Educate to eliminate: Keep cyber threats at bay in three easy steps

Oct 25, 2022
  • 5 min read

Tecknuovo IT Manager Rob Kirkham has a passion for emerging technology, adapting IT solutions for new environments, and building up cyber defences. In the first of his blog series, he lets us in on his top three cybersecurity tips.

Happy cybersecurity month! It’s an important time, as ever, to reflect on today’s state of cybersecurity and the evolving nature of the attacks that we’re all increasingly vulnerable to. Last month’s attacks on Uber and Rockstar were a reality check. If global leaders in app-based travel and video games respectively can fall victim, no one is safe — no matter how protected or well-resourced.

The events made me reflect on what companies of every stripe can do to bolster their cyber defences. In this blog post, I’m sharing my top three tips for preventing, eliminating, and educating your staff on cybersecurity.

What can we learn from cyber attacks on the likes of Uber and Rockstar?

Let’s set the scene by considering how Uber and Rockstar’s cyber defences became so easily compromised.

The two tech giants were subjected to simple but extremely effective spear phishing attacks. The threat actor began by accessing an Uber employee’s account credentials that let them infiltrate its online platform. After exploring the systems, they then quickly gained access to elevated privileges through an administrator account. The agent attacked Rockstar in a similar way, using employee Slack credentials to steal footage and code from a secretive, upcoming project.

If this can happen to the likes of Uber and Rockstar, it can happen to anyone. So without further ado, here are my top three tips you can use to strengthen your own cyber defences!

Tip 1: Train your staff to be cyber resilient

The Uber and Rockstar examples show that no matter how much you spend on cybersecurity, your employees will always be your weakest link. That means that educating and training them to be cyber resilient is the most powerful tool in your toolbelt. Here’s how to do it:

  • Make cyber security training mandatory for all staff — current and new.
  • Create easily accessible and clearly written company policies on how to identify and report suspicious emails.
  • Make sure your staff understand the protocols for reporting potential phishing emails thoroughly (ie. not just putting them in deleted or junk!).

Ultimately though, it’s IT administrators’ responsibility to embed a multi-layered approach to preventing cyber-attacks via phishing emails. Educating staff is just one of many layers. Others include:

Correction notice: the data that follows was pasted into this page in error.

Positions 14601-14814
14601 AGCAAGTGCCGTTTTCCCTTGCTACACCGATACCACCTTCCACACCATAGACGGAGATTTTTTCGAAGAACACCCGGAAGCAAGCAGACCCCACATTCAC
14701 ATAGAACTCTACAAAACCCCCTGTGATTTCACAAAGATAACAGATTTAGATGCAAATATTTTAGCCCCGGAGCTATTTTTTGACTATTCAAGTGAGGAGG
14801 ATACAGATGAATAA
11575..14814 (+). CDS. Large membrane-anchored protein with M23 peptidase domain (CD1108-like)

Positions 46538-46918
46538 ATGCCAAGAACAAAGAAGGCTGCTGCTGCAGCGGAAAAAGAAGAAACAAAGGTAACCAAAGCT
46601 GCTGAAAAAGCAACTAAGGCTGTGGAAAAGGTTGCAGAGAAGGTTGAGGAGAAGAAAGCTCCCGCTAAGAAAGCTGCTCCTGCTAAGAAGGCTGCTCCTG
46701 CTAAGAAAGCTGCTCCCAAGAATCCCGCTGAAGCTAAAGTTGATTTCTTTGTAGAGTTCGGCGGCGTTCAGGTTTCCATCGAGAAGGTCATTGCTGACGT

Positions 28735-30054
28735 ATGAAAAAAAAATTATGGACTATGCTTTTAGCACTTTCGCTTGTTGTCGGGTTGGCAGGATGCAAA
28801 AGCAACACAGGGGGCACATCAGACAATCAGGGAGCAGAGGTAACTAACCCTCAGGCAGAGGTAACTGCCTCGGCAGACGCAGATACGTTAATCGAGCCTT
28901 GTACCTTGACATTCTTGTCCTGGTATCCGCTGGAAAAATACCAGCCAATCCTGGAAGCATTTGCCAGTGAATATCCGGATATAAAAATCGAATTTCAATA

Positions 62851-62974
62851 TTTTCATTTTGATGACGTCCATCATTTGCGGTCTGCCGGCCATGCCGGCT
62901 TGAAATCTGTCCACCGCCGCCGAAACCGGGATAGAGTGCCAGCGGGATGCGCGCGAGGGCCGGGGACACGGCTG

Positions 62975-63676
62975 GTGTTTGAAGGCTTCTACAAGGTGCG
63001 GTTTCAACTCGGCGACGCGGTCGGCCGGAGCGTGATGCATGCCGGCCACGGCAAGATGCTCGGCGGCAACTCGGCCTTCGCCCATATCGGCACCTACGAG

• Anti-spoofing rules
  • Domain blacklisting
  • Multifactor authentication across all online platforms (more on this below)
  • Efficient software update and security patch deployment
  • Encouraging users to seek help and giving them clear methods for reporting incidents
  • Considering your company’s online footprint and being cautious of how much information potential attackers could be obtaining

Tip 2: Stay one step ahead with predictive AI-driven cybersecurity tools

You’ll also want to embed some predictive cyber detection tools. This kind of antivirus software works with integrated Artificial Intelligence (AI) to stay one step ahead of attackers in the background — without putting additional strain on IT administrators.

Attackers are constantly exploiting new tools and newly discovered zero-day vulnerabilities. So no matter how keenly your IT admins are on the lookout for new threats, they’ll scarcely stand a chance against these evolving threats. AI and Machine Learning (ML) tools won’t only mitigate them, but also monitor and learn from a pool of millions of endpoints to pick up on trends. In turn, this identifies new vulnerabilities that the software can patch automatically.

Which AI cybersecurity tools should you choose?

" Microsoft Defender (" and_ BitDefender (” are some of the biggt anti-virus offerings that incorporate AI and machine learning features.

I’ll quickly demonstrate how one of these works. Microsoft Defender employs “AI-driven adaptive protection against human-operated ransomware”. This means it uses cloud-based AI to analyse and compare how threats and malware behave within a set timeframe. It then automatically adjusts the aggressiveness of blocking in real time, before outputting a cloud verdict that takes immediate effect on the end user’s device.

Tip 3: Layer your cybersecurity onion with multifactor authentication

Multifactor authentication (MFA) is an additional security step in a login process. MFA works with something the user has (like a unique verification code), or something the user is (verified through facial ID or fingerprint recognition. This makes MFA nearly impossible for an attacker to bypass.

MFA has been slowly incorporated into the biggest online cloud platforms over the last decade, but is now deemed essential for any type of online account.

Why is MFA so essential? The short answer is that it forms an extra layer of the cyber security ‘onion’. Regardless of how many special characters, capitals and numbers you have in your password, it’s extremely susceptible to brute force attacks, dictionary attacks and data leaks. MFA provides a barrier between the user’s account and their credentials. So, if a password does end up in the wrong hands, a request for ‘something you have’ or ‘something you are’ will stop the attacker in their tracks.

These three tips are centred on two key components: awareness and proactivity. If you centre your cyber strategy around these principles, you’ll be well on your way to not becoming the next Uber!

In my next cybersecurity blog post, I’ll be taking a deep-dive into biometrics: a likely contender as the cornerstone of the next era of cybersecurity. Watch this space, and in meanwhile, keep building those cyber defences!

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